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What an amazing idea does this give us of the honour and dignity of this ever Blessed Virgin ? If it be thought so great an honour among men, to be a nurse and guardian of a king's son, what inust it be to be the mother, the nurse, and the guardian of the King of kings ? (4.) The immaculate purity of this ever Blessed Virgin is a privilege of an immense value, bestowed only on Mary : “Behold, they that serve him are not steadfast, and in his angels he found wickedness,” Job iv. 18. ; but in Mary he found none. She, ever steadfast in his holy service, was, by the special disposition of Divine Providence, from the very first instant of her conception, evermore preserved in innocence, and perfectly unsullied by the smallest stain of sin. She never ceased to be undefiled temple of God, the chaste and immaculate spouse of the Holy Ghost, and, of consequence, the sacred object of his complacency and love. In her he never found the smallest opposition to his will, but a continual correspondence and improvement of every grace he bestowed upon her. Hence his infinite goodness, whose delight is to communicate, with the utmost profusion, his holy grace to those in whom he finds no obstacle, was continually increasing his sanctifying grace in her soul; insomuch that, (5.) The angel Gabriel, when he appeared to her, declared her to be “full of grace, and that the Lord himself was with her," and that, on this account, she was, in a particular manner, “ blessed among women,” Luke i. 28. What a high idea does all this give us of the immense dignity to which she is now raised in heaven, above all the other saints, corresponding to her immaculate purity, and the innumerable graces, with which her blessed soul was adorned during her mortal state! (6.) On all these accounts, she hersell, by inspiration of the Holy Ghost, prophsied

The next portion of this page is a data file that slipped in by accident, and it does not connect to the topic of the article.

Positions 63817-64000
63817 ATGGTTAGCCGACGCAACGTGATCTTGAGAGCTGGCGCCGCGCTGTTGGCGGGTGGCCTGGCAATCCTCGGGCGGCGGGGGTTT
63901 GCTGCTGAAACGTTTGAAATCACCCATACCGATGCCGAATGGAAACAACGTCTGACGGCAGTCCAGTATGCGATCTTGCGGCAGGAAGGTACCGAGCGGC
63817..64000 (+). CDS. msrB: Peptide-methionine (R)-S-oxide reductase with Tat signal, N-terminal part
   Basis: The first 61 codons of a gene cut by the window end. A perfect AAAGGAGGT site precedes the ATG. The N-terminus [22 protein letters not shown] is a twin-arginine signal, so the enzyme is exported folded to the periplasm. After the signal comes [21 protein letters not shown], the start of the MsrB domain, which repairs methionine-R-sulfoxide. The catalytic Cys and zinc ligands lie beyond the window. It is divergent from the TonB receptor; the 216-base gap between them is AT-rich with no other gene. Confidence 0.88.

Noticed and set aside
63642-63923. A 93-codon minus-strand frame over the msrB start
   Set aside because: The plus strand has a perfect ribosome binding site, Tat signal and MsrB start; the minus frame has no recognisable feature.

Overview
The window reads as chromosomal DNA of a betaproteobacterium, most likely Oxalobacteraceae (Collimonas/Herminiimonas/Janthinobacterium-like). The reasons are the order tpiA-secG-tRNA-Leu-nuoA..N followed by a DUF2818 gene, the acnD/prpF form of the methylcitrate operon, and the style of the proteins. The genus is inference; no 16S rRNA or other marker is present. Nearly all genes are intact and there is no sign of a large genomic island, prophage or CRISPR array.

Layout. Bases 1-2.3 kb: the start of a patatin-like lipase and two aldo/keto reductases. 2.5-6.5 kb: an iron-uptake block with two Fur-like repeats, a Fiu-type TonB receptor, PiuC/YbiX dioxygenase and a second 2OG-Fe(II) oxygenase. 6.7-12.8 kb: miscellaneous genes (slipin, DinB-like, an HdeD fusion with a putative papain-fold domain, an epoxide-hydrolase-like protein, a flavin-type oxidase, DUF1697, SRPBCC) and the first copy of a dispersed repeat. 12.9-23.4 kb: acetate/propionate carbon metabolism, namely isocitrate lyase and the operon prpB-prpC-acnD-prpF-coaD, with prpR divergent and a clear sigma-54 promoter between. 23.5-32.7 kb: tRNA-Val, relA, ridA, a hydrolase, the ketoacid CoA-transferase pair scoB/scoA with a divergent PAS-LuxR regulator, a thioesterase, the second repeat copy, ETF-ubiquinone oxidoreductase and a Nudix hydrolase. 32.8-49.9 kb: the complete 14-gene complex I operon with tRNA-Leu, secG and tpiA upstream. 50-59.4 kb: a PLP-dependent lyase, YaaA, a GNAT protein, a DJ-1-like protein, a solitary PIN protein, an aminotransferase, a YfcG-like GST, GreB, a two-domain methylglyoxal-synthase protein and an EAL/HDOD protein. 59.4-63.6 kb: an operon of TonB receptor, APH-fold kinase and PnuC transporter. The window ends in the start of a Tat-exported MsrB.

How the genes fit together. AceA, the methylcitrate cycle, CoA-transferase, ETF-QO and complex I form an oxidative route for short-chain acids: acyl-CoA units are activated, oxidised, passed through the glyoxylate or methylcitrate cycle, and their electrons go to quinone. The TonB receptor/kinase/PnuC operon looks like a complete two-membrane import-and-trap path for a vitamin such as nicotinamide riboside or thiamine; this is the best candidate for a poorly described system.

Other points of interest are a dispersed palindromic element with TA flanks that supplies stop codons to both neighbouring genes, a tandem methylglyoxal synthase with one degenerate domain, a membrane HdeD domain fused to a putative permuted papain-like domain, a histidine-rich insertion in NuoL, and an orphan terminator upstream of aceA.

the great honour and veneration that should be paid her in the Church of God till the end of the world, when she said, “My soul doth magnify the Lord, and my spirit hath rejoiced in God my Saviour, because he hath regarded the humility of his handmaid; for, behold, from henceforth all generations shall call me Blessed; for be that is mighty hath done great things to me, and holy is his name,” Luke i. 46.